Whatever you choose to do, make sure to keep track of everything over time. So you can quickly see what works for your business – and keep doing it!

Examples of call center reports

The best way to compile your reports is by using software such as Steam-connect . Steam connect allows managers to sit back as the numbers roll in. The total number of calls your agents answered, the total number of missed calls that slipped through the net, the average length of your agents’ calls, and finally the average time your customers waited in a given time period. You can use all this data for your reports, or just for what is important to you.

You can also filter your data by agent so that you immediately know who the best performing agent is. You can see the total number of calls, the average call duration, and the total number of incoming and outgoing calls for a particular agent. You can also put your agents side by side to get a broad picture of your team’s performance. If you want to highlight the performance of a particular agent over time in your call center report, the agent productivity dashboard makes it quick and easy to compile that data.

The test and assessment process

Finally, we come to the testing and review process. This checks the veracity of the data you have collected and confirms your KPIs. You do this in a number of steps.

1. Compile preliminary reports

The very first stage of the process is the development of your first draft, “alpha” reports. These will be a bit messy, and for good reason: you’ll be collecting a large amount of raw data and trying to categorize it into separate (and actionable!) KPIs. Once you have compiled your data and KPIs, you can proceed to the next step.

2. Double check your numbers

The calculations in your reports are prone to human error, because well… they are performed by humans. This is a normal phenomenon and therefore checking your calculations and formulas deserves its own step in the process. You should circulate your contact center report through your design and analysis departments so that people have a chance to spot any math errors.

3. Make it visually appealing

When your facts and figures have been brushed up, it’s time to throw a nice coat over it. Add charts and diagrams in your company’s corporate identity so that all data splashes off your screen. This step is critically important to creating a presentable, easy-to-understand report that can provide meaningful guidance to all of your employees, regardless of their expertise.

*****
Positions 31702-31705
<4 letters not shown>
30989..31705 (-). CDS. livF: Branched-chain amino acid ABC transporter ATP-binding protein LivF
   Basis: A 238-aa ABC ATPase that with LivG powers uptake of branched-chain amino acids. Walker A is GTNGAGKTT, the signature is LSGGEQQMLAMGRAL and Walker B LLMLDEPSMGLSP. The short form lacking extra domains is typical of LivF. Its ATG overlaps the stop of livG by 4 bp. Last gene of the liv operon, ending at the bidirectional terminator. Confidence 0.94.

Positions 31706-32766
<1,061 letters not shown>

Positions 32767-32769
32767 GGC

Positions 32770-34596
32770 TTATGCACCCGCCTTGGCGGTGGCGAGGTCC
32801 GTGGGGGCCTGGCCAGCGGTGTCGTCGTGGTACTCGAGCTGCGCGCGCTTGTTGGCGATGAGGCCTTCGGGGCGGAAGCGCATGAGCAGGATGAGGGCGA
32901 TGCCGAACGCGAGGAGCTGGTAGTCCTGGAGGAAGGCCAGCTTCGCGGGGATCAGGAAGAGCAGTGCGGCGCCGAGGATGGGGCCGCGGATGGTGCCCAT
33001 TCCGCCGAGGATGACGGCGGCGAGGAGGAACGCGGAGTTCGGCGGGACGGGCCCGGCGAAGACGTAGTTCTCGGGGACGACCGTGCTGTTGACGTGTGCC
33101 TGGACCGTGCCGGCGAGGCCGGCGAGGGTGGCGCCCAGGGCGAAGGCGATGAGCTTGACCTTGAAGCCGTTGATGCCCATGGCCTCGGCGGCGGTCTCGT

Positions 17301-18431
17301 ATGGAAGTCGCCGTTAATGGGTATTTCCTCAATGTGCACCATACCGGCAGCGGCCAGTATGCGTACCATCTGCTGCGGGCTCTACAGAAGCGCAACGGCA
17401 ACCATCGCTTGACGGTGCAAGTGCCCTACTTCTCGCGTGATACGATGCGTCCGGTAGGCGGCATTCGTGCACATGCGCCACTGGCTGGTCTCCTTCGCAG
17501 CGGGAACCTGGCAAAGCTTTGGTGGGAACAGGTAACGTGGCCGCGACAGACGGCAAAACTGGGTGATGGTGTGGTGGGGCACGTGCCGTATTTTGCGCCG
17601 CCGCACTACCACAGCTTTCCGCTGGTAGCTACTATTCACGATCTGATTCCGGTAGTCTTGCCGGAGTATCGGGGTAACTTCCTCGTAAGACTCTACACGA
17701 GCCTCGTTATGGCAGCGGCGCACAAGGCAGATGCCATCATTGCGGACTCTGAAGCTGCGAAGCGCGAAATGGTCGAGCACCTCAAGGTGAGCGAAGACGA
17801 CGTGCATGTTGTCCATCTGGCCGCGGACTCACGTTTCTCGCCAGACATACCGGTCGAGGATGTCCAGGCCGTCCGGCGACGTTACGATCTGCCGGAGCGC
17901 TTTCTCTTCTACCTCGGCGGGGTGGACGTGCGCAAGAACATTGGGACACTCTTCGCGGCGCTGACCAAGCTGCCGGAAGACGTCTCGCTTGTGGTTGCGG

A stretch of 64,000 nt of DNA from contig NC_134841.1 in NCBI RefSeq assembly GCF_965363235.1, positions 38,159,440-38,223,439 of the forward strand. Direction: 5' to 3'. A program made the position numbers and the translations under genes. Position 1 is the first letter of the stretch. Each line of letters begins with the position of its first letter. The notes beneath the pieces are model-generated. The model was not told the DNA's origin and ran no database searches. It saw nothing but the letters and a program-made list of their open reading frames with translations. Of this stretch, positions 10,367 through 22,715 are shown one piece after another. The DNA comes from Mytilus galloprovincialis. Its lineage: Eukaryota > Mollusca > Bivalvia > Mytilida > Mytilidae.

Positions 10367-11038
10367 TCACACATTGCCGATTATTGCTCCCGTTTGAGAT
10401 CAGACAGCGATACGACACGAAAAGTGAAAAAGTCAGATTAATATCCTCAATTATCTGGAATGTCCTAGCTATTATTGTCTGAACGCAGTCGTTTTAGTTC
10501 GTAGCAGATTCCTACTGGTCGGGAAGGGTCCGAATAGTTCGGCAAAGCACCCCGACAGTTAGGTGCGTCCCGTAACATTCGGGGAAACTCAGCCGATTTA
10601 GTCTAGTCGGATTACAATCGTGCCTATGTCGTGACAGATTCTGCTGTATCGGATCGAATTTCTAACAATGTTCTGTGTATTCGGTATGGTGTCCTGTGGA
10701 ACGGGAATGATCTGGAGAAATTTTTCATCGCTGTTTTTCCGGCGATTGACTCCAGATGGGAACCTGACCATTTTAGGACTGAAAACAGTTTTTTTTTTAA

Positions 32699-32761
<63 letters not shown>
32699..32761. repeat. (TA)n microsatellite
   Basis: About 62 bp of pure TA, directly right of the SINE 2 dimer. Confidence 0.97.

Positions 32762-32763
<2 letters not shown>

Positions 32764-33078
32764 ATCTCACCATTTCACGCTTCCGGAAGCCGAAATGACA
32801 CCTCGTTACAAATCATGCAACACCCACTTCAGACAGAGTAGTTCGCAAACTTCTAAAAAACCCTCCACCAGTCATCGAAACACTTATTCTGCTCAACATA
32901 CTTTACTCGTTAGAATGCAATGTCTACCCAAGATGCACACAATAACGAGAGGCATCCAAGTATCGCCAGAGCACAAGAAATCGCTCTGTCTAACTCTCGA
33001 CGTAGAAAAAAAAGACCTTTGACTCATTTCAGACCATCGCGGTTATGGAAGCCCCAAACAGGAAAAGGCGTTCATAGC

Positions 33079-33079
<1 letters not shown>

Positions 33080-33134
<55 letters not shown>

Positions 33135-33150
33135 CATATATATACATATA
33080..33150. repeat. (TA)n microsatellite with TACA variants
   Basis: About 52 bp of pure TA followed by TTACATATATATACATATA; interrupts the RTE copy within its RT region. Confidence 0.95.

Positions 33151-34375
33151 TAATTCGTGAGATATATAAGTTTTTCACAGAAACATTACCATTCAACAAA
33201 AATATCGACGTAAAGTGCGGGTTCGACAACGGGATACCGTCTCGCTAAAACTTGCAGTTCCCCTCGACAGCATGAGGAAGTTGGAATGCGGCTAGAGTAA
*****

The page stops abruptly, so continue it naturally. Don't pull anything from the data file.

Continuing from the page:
4. End-user testing and assessment

Now that your report is almost ready, you can send a sample to managers and agents. They will test whether your report is readable and hopefully it will remove any inconsistencies, clunky text or confusing graphics. Also pay attention to the user-friendliness of your report.

5. Send out & adjust

Finally, you can send your report to a wider audience. This last step will show you the fruit of all your hard work, and hopefully it will lead to improvement in the problem areas you were able to pinpoint. Remember that contact center reports are living documents, so you need to be ready and able to edit or modify the report as needed.

Congratulations! You’ve made it far. You’ve created, tested, and reviewed a document critical to the long-term success of your call center. This industry moves fast, and your business relies on comprehensive, professional call center reporting to keep up with the competition. So give yourself a pat on the back and get started on the next report!

The heart of the matter

Comprehensive call center reporting is the key to the success of any modern call and contact center. They present a plethora of key KPIs in a digestible way so management can quickly understand which high-priority areas need improvement. They can also aid in the improvement process, as regular reports can help determine whether or not a particular improvement strategy is working properly or needs to be replaced.

It’s a process that takes time, and while it’s worth every minute you spend on it, you can make the process more efficient by using advanced call center reporting software like Steam-connect. Curious? Then request a free demo .